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Publication numberUS4305683 A
Publication typeGrant
Application numberUS 06/030,290
Publication dateDec 15, 1981
Filing dateApr 16, 1979
Priority dateJan 12, 1979
Publication number030290, 06030290, US 4305683 A, US 4305683A, US-A-4305683, US4305683 A, US4305683A
InventorsHarald Wagner, Friedrich K. Blindow, Heinz Distelmeier, Alfred Schulter
Original AssigneeHarald Wagner, Blindow Friedrich K, Heinz Distelmeier, Alfred Schulter
Export CitationBiBTeX, EndNote, RefMan
External Links: USPTO, USPTO Assignment, Espacenet
Tubular element for tunnel construction
US 4305683 A
Abstract
A hollow tube element of a predetermined maximal width and defining a predetermined axis adapted to be secured to an adjoining hollow element defines a prearranged axis for use as building blocks for the construction of a tunnel; either element is rotatable about its axis by an arbitrary angle relative to the other. The hollow tube element includes a plurality of interconnected slabs; the locus of intersection of an imaginary first plane tangential to a first exterior portion of the hollow tube element with an imaginary second plane, and tangential to a second exterior portion of said hollow tube element disposed opposite the first portion, both plates having the predetermined width, is an imaginary annular surface having a predetermined outer diameter when either element is rotated 360° about its axis relative to the other. The outer diameter is finite when the planes are converging at a finite distance from the element, and otherwise infinite.
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Claims(15)
Having thus described the invention, what we claim as new and desire to be secured by Letters Patent, is as follows:
1. A hollow tube element of a predetermined maximal width and defining a predetermined axis, adapted to be secured to an adjoining hollow tube element for use as building blocks for the construction of a tunnel passage, and being rotatable about its axis through an arbitrary angle relative to the adjoining tube element, for preselecting a spatial tunnel path,
comprising in combination:
a plurality of interconnected slabs, each slab differing dimensionally from at least some other slabs, said slabs including first and second groups, each slab having two peripheral end surfaces forming an acute angle with one another, and two axial end surfaces disposed opposite one another, the peripheral end surfaces of said first and second groups of slabs converging in respective opposite directions to first and second lines of intersection, the axial end surfaces of each slab of each tunnel element being disposed in two respective planes which converge to a third line of intersection,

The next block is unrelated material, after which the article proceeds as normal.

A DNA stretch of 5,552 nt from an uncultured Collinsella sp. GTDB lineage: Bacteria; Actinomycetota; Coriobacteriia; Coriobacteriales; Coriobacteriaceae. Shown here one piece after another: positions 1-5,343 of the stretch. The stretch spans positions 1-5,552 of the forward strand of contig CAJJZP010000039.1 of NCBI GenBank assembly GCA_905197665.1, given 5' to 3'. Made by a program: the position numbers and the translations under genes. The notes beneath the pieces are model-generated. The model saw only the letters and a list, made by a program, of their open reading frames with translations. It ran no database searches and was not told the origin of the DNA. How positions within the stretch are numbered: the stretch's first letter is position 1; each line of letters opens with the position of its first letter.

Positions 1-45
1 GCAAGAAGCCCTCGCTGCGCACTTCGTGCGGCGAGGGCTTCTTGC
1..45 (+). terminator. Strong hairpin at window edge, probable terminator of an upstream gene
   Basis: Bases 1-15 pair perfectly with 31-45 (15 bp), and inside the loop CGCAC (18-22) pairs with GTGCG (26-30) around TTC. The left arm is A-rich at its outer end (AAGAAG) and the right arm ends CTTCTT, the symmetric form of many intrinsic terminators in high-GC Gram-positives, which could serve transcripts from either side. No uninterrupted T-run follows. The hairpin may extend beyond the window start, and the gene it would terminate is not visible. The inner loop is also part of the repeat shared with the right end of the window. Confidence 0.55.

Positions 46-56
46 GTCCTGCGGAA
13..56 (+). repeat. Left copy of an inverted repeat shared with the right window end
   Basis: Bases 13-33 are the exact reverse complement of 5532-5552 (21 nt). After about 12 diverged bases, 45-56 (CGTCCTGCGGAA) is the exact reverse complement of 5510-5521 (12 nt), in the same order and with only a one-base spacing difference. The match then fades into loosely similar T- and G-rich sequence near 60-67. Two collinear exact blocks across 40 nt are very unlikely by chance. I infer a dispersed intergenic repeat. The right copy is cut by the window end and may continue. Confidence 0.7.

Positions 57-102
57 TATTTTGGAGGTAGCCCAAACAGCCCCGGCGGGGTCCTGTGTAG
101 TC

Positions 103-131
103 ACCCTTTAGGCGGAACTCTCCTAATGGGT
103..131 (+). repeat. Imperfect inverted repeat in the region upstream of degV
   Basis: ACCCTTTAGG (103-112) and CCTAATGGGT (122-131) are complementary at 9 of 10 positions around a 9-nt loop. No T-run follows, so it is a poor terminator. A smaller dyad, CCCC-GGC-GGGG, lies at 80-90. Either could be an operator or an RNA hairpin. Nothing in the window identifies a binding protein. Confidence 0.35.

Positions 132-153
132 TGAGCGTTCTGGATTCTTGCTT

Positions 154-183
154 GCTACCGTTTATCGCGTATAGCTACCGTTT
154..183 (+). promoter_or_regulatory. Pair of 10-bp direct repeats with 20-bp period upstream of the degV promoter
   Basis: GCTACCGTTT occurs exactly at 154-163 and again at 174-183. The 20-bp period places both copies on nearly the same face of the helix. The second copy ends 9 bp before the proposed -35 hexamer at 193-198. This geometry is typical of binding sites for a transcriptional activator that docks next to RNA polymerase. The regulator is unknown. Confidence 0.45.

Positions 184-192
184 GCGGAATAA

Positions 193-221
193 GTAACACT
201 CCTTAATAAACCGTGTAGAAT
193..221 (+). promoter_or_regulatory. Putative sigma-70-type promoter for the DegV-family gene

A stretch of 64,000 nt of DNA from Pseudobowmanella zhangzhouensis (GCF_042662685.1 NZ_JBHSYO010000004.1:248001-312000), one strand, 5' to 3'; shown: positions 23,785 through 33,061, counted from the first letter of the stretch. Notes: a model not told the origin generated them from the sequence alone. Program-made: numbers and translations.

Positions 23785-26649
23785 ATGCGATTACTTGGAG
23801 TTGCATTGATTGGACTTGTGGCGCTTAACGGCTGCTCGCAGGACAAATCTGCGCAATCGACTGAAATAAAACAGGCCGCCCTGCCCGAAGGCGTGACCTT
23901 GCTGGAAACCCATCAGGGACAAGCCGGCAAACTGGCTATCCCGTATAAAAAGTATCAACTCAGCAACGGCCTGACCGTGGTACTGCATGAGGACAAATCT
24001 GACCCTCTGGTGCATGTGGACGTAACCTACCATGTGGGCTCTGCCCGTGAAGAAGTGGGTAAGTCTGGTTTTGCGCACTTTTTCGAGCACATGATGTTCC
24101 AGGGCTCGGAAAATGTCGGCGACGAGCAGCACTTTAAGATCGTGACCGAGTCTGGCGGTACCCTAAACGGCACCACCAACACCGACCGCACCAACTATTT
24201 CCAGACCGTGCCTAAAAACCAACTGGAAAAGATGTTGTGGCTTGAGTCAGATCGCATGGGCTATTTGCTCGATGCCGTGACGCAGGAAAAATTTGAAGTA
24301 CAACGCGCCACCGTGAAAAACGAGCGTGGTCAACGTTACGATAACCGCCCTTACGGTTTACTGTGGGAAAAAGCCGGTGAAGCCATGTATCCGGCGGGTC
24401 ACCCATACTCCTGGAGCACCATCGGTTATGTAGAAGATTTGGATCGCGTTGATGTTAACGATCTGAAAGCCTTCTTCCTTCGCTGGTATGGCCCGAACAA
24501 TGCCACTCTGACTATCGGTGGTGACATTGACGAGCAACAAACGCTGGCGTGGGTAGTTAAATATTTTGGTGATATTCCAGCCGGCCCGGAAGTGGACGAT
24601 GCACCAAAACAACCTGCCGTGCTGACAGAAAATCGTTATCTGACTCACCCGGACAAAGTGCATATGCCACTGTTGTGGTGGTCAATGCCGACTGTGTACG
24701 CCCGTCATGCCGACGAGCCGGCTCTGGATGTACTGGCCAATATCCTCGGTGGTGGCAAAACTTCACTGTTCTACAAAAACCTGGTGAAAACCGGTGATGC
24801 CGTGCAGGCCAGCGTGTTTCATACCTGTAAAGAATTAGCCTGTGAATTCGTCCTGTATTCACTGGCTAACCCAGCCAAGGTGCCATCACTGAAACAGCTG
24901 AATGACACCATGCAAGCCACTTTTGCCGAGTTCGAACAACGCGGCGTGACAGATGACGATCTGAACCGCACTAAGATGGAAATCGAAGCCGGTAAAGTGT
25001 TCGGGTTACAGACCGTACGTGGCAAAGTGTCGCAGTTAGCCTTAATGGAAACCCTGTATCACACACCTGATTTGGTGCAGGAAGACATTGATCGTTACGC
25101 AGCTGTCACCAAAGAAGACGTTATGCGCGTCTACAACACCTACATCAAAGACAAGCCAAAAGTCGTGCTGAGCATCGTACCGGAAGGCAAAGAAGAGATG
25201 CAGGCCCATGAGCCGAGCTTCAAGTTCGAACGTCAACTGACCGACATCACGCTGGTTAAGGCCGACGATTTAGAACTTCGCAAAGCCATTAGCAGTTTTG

first and second predetermined conicities with respect to a radial direction of a corresponding slab of said first and second groups, respectively, being defined by respective imaginary first and second cones,
each conicity having a cone axis passing through said predetermined axis, and having a circumferential surface portion inscribed between the two peripheral end surfaces, and one of said axial end surfaces of a corresponding slab,
whereby only a limited and relatively small even number of slabs of different respective dimensions are required to form a plurality of respective tube elements so as to construct said tunnel passage from said tube elements.
2. A hollow tube element as claimed in claim 1, wherein said hollow tube element is a cylinder.
3. A hollow tube element as claimed in claim 1, wherein said hollow tube element is a truncated cone.
4. A hollow tube element as claimed in claim 1, wherein said predetermined axis is a central axis.
5. A hollow tube element as claimed in claim 1, wherein said hollow tube element has a polygonal cross-section.
6. A hollow tube element as claimed in claim 1, wherein the adjoining tube element is similar to said hollow tube element.
7. A hollow tube element as claimed in claim 1, wherein the number of slabs differing from one another in the adjoining tube element is at most equal to the number of slabs differing from one another in said hollow tube element.
8. A hollow tube element as claimed in claim 1, wherein said first and second conicities are substantially equal.
9. A hollow tube element as claimed in claim 1, wherein the apex of one of said cones is located outside said hollow tube element, and the apex of the other of said cones is located inside said hollow tube element.
10. A hollow tube element as claimed in claim 1, wherein the apices of said cones are located substantially on the inner circumference of said hollow tube element.
11. A hollow tube element as claimed in claim 1, wherein the first predetermined conicity subtends a solid angle of about 18°, and the second predetermined conicity subtends a solid angle of about 36°.
12. A hollow tube element as claimed in claim 1, wherein the acute angle of a slab of said first group of slabs is within the range of 0.1 to 3 degrees, and the acute angle of said second group of slabs is within the range of 0.2 to 6 degrees.